Investment fees netted against investment income for the years ended June 30, 2011, and 2010 were $686,086 and $198,797 respectively. In April 2010, the Foundation became a partner in The Richmond Fund, LP, a Virginia limited partnership managed by Spider Management Company, LLC, a Virginia limited liability company and wholly owned subsidiary of the University of Richmond. The Fund is only available to tax-exempt organizations described in section 501© of the Internal Revenue Code to which contributions may be made that are deductible under Code section 170 and are “accredited investors” within the meaning set forth in Rule 501(a) of Regulation D under the Securities Act of 1993, as amended. On June 30, 2010, the Foundation transferred investment assets of $34,062,401 to the Fund. These investment assets, consisting of cash, were in transit into the Fund at June 30, 2010 and are included in cash and cash equivalents. The Fund’s investment objective is to provide steady gains during market upswings through a diverse array of public/private and domestic/international investments, while preserving capital during market downturns. The Fund is invested as if it is part of the endowment of the University of Richmond, and the time weighted returns for the Fund and the University of Richmond are blended on a quarterly basis. The assets of the Fund, when combined with the University of Richmond’s endowment assets on a pro forma basis, will be invested in accordance with the University of Richmond’s Investment Policy Statement. The Foundation’s investment in the Fund is subject to an initial five-year lockup period and certain withdrawal restrictions. At June 30, 2011, the Fund consisted of 24 partners and the Foundation’s interest in the Fund represents 4.20% of the total partnership capital. The Fund is audited on a semi-annual basis on June 30 and December 31. As of June 30, 2010, the Foundation has invested in “hedge funds,” which include various financial instruments such as puts, calls, options, and futures contracts. The Foundation is not liable for losses greater than the invested amount. Realized and unrealized gains and losses of these funds are included with investment gains and losses in the statement of activities, with net unrealized gains of approximately $21,554 recognized for the year ended June 30, 2010.

Longwood University Foundation Beneficial Interest in Perpetual Trust The Longwood University Foundation is the beneficiary of the annual income earned from the Nellie Ward Nance Trust (Nance Trust) held by Wells Fargo. The assets of the Nance Trust are not in the possession or under control of the Foundation. At June 30, 2011 and 2010 the Nance Trust had market value of $2,238,402 and $1,959,728, respectively, which is recorded in the consolidated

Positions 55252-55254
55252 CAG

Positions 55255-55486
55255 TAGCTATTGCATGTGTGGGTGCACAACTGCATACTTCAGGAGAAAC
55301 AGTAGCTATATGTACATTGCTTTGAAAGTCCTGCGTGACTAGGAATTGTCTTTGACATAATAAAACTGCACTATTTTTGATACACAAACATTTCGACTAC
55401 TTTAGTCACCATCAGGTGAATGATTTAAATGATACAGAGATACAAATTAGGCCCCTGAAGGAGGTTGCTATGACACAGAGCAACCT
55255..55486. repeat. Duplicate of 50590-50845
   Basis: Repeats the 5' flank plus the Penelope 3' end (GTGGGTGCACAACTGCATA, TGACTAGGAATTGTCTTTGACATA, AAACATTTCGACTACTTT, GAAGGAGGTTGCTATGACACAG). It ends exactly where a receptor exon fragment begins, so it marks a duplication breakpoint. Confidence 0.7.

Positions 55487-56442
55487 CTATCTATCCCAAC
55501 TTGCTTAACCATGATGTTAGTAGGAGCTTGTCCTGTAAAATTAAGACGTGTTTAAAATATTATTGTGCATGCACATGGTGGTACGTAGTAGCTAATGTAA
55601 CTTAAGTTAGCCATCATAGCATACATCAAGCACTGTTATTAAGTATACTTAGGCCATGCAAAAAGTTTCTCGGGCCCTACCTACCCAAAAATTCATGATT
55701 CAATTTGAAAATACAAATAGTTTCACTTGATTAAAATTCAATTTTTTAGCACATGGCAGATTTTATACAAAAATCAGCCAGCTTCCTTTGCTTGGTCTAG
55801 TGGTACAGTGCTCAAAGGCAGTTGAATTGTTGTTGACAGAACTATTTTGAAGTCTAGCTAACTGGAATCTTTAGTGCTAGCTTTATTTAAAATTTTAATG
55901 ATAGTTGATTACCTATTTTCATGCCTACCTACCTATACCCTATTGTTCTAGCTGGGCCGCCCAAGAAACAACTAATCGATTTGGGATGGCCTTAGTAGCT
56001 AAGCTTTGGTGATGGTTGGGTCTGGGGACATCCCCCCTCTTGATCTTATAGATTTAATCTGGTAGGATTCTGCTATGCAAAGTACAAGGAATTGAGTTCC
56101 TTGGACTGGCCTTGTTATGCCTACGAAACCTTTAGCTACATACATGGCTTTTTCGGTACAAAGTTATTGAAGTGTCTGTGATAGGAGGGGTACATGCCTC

32

statement of financial position. Income and unrealized gains on the Nance Trust for the year ended June 30, 2011, were $99,402 and $278,674; and $75,111 and $129,855 for the year ended June 30, 2010. Investments of the Longwood Real Estate Foundation Investments in real estate include the following properties:

Watson house

Acquisition Cost $ 522,476

Holding Cost $ 117,927

Total $ 640,403

The University plans to purchase the Watson house from the Real Estate Foundation at some unspecified future date. The property is recorded at cost. All cost associated with holding the property are being accumulated during the holding period. The intent of the University is to reimburse the Foundation for all associated costs. Subsequent to year-end, the Real Estate Foundation purchased property at 113 W. Third Street in the Town of Farmville at a contract sales price of $220,000. This property is intended to be sold back to the University, with an expected sales date sometime in 2011.

4. ACCOUNTS AND CONTRIBUTIONS RECEIVABLE A.

Accounts receivable consisted of the following at June 30, 2011: Student tuition and fees Library Auxiliary enterprises Federal, state, and nongovernmental grants and contracts Due from Foundations Total Less: Allowance for doubtful accounts Net accounts receivable

$ 1,356,993 3,354 330,410 426,264 20,004 $ 2,137,025 (408,467) $ 1,728,558

33

B.

Notes Receivable consisted of the following at June 30, 2011: Current portion: Federal student loans Non-current portion: Federal student loans Less allowance for doubtful accounts Net non-current notes receivable

C.

D.

$ 178,620

1,057,601 (113,853) $ 943,748

Due from the Commonwealth of Virginia consisted of the following at June 30, 2011: Small Purchase Charge Card Rebate Interest Earnings on Tuition & Fees 21st Century Bonds General Obligation Bonds

$

46,443 96,741 1,887,181 9,792

Total Due from Commonwealth of Virginia

$ 2,040,157

Longwood University Foundation contributions receivable consisted of the following at June 30, 2011: 2011 Cash pledges expected to be collected in: Less than one year One year to five years Over five years

$ 296,313 1,107,891 4,020,203 5,424,407

Less: Discount to net present value at 6% for current year pledge 3-6% net present value for prior year pledges Net Contributions Receivable

(2,307,401)

$ 3,117,006

The ownership of contributions receivable for each class of net assets as of June 30, 2011 is as follows: Temporarily Restricted Permanently Restricted Total

$ 1,053,484 2,063,522 $ 3,117,006

34

At June 30, 2011 and 2010, the Foundation had received bequests and other intentions to give of approximately $4,817,422 and $7,762,422 respectively. These intentions to give are conditional and, therefore, are not recognized as assets. If they are received, they will generally be restricted for specific purposes as stipulated by the donors. The Foundation considers contributions receivable to be fully collectible; accordingly, no allowance for doubtful accounts is required. If amounts become uncollectible, they will be charges to operation when that determination is made.